A Shabbat story

My synagogue, like everyone else, shut down in mid-March. They've been holding Shabbat services over Zoom; most Reform Jews don't care about using computers on Shabbat but I do, so I haven't joined. But I miss my minyan, and also we've been preparing for my rabbi's retirement (all those celebrations went out the window too), so, um.

A couple weeks ago the Conservative movement put out a detailed analysis of the issue. Their conclusion (and yes I read the supporting documentation, all 35 pages of it) was that, basically, passive computer-based stuff you set in motion before Shabbat is ok under these specific exceptional circumstances (do not extrapolate beyond COVID). Starting two weeks ago I've used my tablet (intentional: battery, not wall current) to join the Zoom meeting before Shabbat. I left it sitting there with a headset plugged in, with my video turned off and mic muted. (Even remembered to disable my password lock so I could see the video feed.)

People tried to interact with me that first week, but I didn't want to interact with the software on Shabbat to unmute and apparently they couldn't do that remotely, so oh well. I had a conversation with my rabbi about this, saying I'd talk if I didn't have to do anything but I did so I couldn't.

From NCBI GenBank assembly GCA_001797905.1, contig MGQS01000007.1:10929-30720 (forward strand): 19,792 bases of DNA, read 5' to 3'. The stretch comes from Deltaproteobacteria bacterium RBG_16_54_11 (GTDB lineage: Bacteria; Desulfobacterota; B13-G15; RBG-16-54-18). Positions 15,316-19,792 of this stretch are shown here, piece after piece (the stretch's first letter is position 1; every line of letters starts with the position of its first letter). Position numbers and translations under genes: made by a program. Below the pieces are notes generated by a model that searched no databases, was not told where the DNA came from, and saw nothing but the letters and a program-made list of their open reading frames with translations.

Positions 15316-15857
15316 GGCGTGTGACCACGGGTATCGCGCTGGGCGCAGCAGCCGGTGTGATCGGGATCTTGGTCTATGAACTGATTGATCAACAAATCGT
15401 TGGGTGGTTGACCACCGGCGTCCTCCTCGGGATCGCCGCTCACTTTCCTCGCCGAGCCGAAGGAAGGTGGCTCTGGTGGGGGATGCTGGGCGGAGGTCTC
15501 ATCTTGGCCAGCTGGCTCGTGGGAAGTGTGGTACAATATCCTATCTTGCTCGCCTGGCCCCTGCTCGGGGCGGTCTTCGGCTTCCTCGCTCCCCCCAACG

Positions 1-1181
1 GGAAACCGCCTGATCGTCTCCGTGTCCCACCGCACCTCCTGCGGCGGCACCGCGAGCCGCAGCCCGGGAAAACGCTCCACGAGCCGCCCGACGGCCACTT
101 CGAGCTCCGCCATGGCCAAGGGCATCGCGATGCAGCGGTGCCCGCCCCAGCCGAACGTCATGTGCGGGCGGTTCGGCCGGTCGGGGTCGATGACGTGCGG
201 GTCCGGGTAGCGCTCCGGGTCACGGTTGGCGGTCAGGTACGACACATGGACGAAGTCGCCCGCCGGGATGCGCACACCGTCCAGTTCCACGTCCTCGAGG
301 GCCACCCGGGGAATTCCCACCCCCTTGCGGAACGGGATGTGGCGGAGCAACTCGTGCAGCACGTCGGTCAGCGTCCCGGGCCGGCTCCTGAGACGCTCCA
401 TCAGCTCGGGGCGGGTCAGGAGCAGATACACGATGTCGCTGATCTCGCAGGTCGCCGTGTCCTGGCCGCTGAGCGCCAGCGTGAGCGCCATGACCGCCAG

This Shabbat was my rabbi's last as our senior rabbi, after 32 years with us. It was, as you'd expect, a very emotional service, and I'm glad I could attend even in this limited way. (Better, of course, would have been for us to all be together physically, but that is not within our power.) I knew that someone in the minyan was organizing a thing at the end where each of us would say just a few words (the request was to share something fun, not teary), but as usual I didn't expect to be able to join in. Only during the service did it occur to me that had I gone to the home of another willing participant, I might have been able to passively benefit from others' use of Zoom. But I don't know how kosher it would have been to set that up in advance even if I'd thought of it.

So there I was, sitting in my living room with my tablet on the chair next to me, listening to people share stories... when my cat walked across the tablet.

And unmuted me.

And somebody noticed and said "hey, Monica unmuted", so I explained about the cat, who they declared to be a "Shabbos cat" in the nature of the "Shabbos goy".

And then I ad-libbed a response (everyone else had had time to prepare), and I felt like I was part of the goodbye for a rabbi who has meant a great deal to me.

Thanks Orlando. I don't know how you did that, but I'll take it.